Catalyzing higher ambition
The decision adopted in Paris explicitly acknowledged the substantial shortfall in collective ambition that could keep the world from meeting the aggressive temperature limitation goals embodied in the Paris Agreement, and called for a “facilitative dialogue” at COP24 next year to address ways to close this gap. Working with last year’s Moroccan COP22 presidency, Fiji put forward its vision of how this process should be conducted, renaming it the “Talanoa dialogue.” As Fiji explains, “Talanoa is a traditional approach used in Fiji and the Pacific to engage in an inclusive, participatory and transparent dialogue; the purpose of Talanoa is to share stories, build empathy and trust.”
This will be a year-long process consisting of a preparatory phase starting in early 2018 and a political phase involving ministers at next year’s climate summit in Poland. The dialogue will be structured around three key questions: “Where are we? Where do we want to go? and How do we get there?” One major input will be the Special Report of the Intergovernmental Panel on Climate Change examining the impacts of global warming of 1.5ºC above pre-industrial levels and related global greenhouse gas emission pathways, scheduled for completion next October. Additional analytical and policy-relevant inputs will be welcomed in the preparatory phase, not just from countries but from NGOs, businesses, research institutions, and other stakeholders as well.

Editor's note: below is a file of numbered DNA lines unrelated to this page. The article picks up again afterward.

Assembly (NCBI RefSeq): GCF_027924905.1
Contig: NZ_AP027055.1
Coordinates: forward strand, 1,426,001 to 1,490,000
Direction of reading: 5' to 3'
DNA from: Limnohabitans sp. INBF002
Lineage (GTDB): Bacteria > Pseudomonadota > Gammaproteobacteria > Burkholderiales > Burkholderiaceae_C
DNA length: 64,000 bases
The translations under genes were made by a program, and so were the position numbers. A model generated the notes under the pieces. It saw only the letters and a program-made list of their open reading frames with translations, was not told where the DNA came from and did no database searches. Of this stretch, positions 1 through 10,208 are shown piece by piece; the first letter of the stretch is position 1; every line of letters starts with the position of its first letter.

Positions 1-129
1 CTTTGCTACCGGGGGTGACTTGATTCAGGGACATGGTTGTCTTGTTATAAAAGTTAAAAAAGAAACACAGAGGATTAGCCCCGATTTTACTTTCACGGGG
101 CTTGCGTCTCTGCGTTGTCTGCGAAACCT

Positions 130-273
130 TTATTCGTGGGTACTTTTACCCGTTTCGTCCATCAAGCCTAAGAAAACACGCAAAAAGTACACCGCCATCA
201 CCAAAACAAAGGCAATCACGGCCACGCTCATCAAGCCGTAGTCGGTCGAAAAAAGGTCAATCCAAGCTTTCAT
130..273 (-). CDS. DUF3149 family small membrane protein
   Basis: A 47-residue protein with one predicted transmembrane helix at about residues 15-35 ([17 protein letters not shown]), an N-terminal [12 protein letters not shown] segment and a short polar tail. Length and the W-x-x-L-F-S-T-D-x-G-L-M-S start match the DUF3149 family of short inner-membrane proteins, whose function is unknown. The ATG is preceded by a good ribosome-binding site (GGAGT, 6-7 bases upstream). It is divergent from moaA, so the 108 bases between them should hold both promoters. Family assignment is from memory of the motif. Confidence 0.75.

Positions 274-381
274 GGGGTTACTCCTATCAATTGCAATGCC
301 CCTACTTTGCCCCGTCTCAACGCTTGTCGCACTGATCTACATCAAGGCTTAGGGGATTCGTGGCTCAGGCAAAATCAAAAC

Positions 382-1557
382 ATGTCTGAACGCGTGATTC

To succeed, this process must do more than reaffirm the ambition gap; it must spur concrete steps to close it. A central focus will be on the need for countries to signal, by 2020, their intention to raise the ambition of their existing commitments between now and 2030. But the dialogue should also examine how states, cities, businesses and other “non-state actors” can contribute to closing the ambition gap, and encourage a range of sectoral initiatives on renewable energy, energy efficiency, forestry and agricultural sectors solutions, carbon pricing and other areas.
The Talanoa dialogue process will be jointly led by Fiji and Poland, as the current and incoming COP presidencies. Given Poland’s heavy dependence on coal-generated electricity, there are legitimate concerns about that government’s interest in generating the specific outcomes from the dialogue needed to enhance ambition. It is clearly up to all countries to ensure the dialogue stays on track and produces meaningful results.
Dealing with climate impacts